Benjamin Studebaker

Yet Another Attempt to Make the World a Better Place by Writing Things

Tag: Guns

Impeachment is a Mistake

Remember 2017? President Trump tried to repeal and replace Obamacare. Over the summer, the Senate debated various permutations of healthcare legislation, and Trump’s approval rating sagged. When the House leadership introduced their first plan, on March 6th, Trump’s approval rating was 44%. When the Senate defeated even the “skinny repeal” bill on July 28th, Trump’s approval rating had been reduced to 38%. From there, the president turned to cutting taxes for rich people. When the tax legislation was first introduced, on November 2nd, Trump’s approval rating remained 38%. When the Senate passed the legislation under budget reconciliation a month later, Trump’s approval figure sagged as low as 36%. Over the course of that year, Trump had lost about 18% of his approval, and he’d lost that approval betraying his core supporters on issues that mattered to them. He had tried to take their healthcare away, and he had taken their money and handed it to rich people. Many Americans who voted for Trump could see that this stuff was not cool. The opposition was making real progress.

Then, everything changed. By February of 2018, Trump’s approval rating was back over 40%. A year later, it was 42%, and as I write this Trump’s approval rating is over 43%. Virtually all of the progress the opposition made in the first year of the Trump presidency has been rolled back. What happened? We stopped talking about issues and started talking about the culture war and character issues. Let me show you the steps.

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I’m Ready to Give Up On Gun Control–But Let’s Close the TSA

I know, right? Depressing headline. But it’s true. After some years of writing about gun control, I can’t do it anymore. As a society, we’ve made our choice–we’ve decided that it’s worth it to have a much more dangerous society in the name of freedom. But if that’s the principle, I want to abolish the TSA and go back to 90s airport security. Remember the 90s? You could just walk into the airport and go straight to the gate. No lines. No fuss. Sure, 2,996 people died on 9/11. But guns were used in 13,286 homicides in 2015 alone. There were zero terrorist attacks involving passenger planes in the 17 years before 9/11. But guns kill another 13 or 14 thousand people every year. Gun rights advocates might think the right to travel unmolested by the TSA is worth only a fraction of what the right to own a gun is worth. But we sacrificed our travel rights over only a tiny fraction of the number of lives guns take from us. I’m giving up on taking people’s guns, but I want them to give me back my airports.

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Arguments Against Minimum Wage Increases are Weaker Than Many People Think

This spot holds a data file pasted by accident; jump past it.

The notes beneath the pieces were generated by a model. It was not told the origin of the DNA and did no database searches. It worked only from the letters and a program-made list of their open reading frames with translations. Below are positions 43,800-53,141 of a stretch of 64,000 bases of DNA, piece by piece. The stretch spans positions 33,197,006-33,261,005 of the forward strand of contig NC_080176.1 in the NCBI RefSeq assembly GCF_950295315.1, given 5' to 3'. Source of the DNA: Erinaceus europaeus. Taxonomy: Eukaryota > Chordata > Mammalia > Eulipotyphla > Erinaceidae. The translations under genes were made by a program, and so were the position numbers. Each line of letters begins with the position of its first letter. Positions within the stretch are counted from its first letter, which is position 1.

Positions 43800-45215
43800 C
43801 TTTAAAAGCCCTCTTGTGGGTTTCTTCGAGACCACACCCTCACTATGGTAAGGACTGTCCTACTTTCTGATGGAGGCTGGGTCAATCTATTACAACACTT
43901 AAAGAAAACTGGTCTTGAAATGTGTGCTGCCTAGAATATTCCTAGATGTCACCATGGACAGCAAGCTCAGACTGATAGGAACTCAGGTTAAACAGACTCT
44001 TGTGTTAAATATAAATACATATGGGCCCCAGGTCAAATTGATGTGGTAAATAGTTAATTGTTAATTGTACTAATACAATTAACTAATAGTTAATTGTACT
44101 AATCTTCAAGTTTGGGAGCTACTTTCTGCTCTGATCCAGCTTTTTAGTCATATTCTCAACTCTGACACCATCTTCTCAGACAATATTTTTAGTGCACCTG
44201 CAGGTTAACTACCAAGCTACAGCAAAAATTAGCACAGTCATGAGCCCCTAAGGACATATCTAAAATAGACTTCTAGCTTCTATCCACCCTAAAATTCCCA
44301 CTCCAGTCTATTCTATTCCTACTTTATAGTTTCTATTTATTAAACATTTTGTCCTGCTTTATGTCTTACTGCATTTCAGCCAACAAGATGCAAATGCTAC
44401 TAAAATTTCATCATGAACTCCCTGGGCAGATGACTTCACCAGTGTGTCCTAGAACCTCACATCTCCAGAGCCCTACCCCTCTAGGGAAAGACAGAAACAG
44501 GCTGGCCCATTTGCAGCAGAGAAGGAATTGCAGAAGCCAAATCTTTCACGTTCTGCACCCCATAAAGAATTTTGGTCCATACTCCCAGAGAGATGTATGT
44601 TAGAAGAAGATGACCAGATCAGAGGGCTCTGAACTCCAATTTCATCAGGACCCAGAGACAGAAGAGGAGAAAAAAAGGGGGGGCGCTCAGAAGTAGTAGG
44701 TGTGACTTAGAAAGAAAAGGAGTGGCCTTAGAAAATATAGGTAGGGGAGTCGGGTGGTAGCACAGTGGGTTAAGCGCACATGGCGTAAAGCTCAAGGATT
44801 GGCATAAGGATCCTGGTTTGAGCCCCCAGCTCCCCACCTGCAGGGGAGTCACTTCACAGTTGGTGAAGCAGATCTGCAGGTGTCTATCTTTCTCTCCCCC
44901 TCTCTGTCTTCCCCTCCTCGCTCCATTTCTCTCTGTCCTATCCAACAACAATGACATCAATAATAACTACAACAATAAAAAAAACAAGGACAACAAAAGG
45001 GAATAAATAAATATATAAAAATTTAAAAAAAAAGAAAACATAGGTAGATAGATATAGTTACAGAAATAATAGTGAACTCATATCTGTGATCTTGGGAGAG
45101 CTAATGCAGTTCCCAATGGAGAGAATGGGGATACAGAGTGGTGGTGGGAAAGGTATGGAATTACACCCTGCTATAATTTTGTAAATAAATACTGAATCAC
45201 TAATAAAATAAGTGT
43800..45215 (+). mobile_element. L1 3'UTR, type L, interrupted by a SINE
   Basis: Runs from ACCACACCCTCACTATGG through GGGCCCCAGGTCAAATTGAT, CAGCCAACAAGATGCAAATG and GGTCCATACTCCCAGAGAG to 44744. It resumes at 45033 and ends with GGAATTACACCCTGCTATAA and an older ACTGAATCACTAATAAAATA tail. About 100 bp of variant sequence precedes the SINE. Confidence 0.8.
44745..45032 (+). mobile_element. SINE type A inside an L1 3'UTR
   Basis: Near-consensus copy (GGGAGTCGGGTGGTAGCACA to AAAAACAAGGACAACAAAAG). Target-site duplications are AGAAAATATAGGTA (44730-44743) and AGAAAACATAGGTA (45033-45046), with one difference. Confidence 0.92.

Today I’d like to talk about the recent University of Washington study on the effects of the minimum wage increase in Seattle.  The study claims to show that the increase in the wage from $11 an hour to $13 resulted in lower wages and job losses for workers at the bottom of the wage distribution. But this study–and the arguments surrounding it–kinda miss the point.

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The Left Cannot Defeat the Right Through Violence and Suppression

In radical left wing circles, there’s this notion going around that the right can be intimidated into going away, through no-platforming and physical violence. “Bash the fash,” they say. “Make racists afraid again.” “Any time, any place, punch a Nazi in the face.” In the past I’ve argued that this kind of censorship turns right nationalists into martyrs and generates public sympathy for them. But today I want to make another, related point–the left is structurally physically weaker than the right and cannot prevail by force.

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The Democratic Party Debate: 5 Reasons Why Sanders Won and Clinton Lost

I watched the first Democratic Party debate, hosted by CNN. CNN also hosted the second Republican Party debate, and in both debates it tried to get the candidates to fight each other on camera for the entertainment of the viewing public, repeatedly asking questions designed to get candidates to criticize or attack one another. In the republican debate, this tactic worked perhaps too well–the debate deteriorated into a series of personal attacks, with little relevant policy content. For that reason, I didn’t bother to write up an analysis of the second republican debate–there was little of substance to analyze. The democratic candidates did a better job of resisting their baser instincts, and we did manage to get some interesting exchanges on serious policy issues, particularly between Bernie Sanders and Hillary Clinton. In these exchanges, it was quite clear that Sanders was the winner–his arguments were significantly stronger and more convincing than Clinton’s.

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